Making a Double Walled Form
Double walled is simply a form with two walls that shares one bottom. I created a lovely diagram below to show the difference between the two. Now it might seem that making a double walled object on the wheel is more complicated than a single walled object, but, just like anything, it takes practice. Don't be intimidated. I have a whole bunch of great pics below if anyone out there wants to give it a go.
Getting those pictures however has been such a struggle. Even though I know how important it is to document the ceramic process, taking pictures in the kitchen is just so much easier than in the studio. Constantly getting interrupted and taken out of the mind set of throwing is a bit jarring for me. So until I get around to purchasing a tripod and a wireless camera remote the process involves a lot of stop and go. Sit down, start throwing, stop, get up, wash my hands, grab the camera, take a photo, get back on the wheel. Repeat.
I know it's totally worth it, I just have to remember to make it a priority. I definitely don't want this blog to just be about food. Now that I have wonderful process shots of a pretty complex form for everyone to use it will hopefully give me the motivation to keep on documenting more of the studio.
Now, besides the extra time it takes to pull two walls I personally thought the most difficult part of making a Bundt pan was creating the ridges. Nobody wants uneven, wonky ridges on their Bundt cake. Clean ridges, is what makes the cake so appealing, and it's what invites icing to be poured over it. However, I discovered that the wet clay has to dry a bit before adding the ridges. Otherwise the form will start to wibble, wobble, and then collapse right in front of you. At this point there is no going back, I recommend letting it sit for a few hours or take a heat gun to it.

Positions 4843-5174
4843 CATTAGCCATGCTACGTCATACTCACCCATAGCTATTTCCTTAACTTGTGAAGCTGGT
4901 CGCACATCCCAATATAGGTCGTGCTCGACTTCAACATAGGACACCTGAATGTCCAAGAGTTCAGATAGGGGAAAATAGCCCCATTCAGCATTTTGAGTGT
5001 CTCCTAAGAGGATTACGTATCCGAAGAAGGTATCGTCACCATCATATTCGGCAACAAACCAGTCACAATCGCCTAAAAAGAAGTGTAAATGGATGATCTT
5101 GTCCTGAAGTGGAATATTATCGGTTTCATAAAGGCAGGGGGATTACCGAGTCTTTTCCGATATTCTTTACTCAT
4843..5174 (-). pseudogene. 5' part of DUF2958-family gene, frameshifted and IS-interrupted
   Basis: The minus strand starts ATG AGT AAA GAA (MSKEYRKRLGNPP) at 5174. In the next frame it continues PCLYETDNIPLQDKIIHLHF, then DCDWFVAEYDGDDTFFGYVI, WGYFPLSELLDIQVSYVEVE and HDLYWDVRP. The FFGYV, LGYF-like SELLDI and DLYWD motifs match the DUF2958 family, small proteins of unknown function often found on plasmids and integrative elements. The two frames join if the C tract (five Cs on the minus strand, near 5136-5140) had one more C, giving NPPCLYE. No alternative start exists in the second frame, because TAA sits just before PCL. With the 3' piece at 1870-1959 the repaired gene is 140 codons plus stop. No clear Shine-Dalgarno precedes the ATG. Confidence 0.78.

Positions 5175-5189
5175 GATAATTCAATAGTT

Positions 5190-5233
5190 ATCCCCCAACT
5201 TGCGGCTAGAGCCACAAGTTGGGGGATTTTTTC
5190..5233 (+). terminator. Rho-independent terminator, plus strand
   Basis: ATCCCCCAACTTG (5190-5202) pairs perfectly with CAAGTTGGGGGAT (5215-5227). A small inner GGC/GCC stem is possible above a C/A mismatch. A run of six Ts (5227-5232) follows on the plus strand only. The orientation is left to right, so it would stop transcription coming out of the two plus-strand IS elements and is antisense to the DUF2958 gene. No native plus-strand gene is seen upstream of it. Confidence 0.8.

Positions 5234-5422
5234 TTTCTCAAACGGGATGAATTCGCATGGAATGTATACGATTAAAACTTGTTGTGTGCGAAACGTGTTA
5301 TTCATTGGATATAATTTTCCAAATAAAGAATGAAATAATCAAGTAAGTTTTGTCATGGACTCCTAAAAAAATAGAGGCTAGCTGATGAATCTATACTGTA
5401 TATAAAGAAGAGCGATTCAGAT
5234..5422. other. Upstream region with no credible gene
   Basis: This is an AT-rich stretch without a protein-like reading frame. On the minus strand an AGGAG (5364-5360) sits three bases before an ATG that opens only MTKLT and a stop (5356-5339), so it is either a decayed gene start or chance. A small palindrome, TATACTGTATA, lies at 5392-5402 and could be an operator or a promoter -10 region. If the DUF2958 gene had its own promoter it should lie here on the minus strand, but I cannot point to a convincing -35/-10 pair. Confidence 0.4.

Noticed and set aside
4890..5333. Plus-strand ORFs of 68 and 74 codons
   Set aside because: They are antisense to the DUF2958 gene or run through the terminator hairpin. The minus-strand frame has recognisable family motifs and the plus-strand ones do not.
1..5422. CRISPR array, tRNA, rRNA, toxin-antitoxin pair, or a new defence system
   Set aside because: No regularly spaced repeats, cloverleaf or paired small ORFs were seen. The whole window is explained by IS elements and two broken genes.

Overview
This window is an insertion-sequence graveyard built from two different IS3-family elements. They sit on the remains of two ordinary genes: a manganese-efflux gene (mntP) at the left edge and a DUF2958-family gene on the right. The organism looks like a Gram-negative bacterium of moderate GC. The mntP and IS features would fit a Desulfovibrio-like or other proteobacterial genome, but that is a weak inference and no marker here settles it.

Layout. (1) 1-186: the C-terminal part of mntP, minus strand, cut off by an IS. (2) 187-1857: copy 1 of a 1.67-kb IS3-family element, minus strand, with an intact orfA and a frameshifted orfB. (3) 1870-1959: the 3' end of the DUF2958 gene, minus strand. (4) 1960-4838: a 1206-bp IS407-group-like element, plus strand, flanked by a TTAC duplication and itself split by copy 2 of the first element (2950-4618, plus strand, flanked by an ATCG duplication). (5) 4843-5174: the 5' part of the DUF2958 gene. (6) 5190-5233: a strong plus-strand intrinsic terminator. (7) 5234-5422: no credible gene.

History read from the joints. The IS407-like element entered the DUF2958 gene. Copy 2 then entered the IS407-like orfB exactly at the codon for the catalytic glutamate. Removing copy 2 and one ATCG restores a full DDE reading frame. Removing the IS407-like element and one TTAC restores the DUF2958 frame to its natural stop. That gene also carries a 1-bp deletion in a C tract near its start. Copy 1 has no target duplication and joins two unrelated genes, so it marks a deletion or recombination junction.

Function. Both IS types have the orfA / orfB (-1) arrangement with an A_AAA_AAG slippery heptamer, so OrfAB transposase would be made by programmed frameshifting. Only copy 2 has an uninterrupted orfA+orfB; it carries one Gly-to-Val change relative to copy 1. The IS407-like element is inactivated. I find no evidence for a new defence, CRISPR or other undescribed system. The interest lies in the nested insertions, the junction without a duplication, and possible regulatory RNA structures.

Being able to actually pull the cake out of the pan, is also incredibly important. That means that there can be no undercuts. An undercut is a term that means to cut under or beneath, and leave a portion overhanging. Imagine trying to pull a cake out of these two diagrams up above. A cake is going to get caught on the lip of that second example, and is definitely not going to come out of there without being destroyed first.
First, when designing your pan make sure there are no undercuts. Once you get on the wheel don't get discouraged with the double walls. It's ceramics so I can assure you that you will fail, but just keep trying. Once you have the form down make sure to let the clay dry before adding the ridges. Other than that have fun, and if there are any hobby potters out there please send me pics of your ceramic Bundt pans. I would love to see them!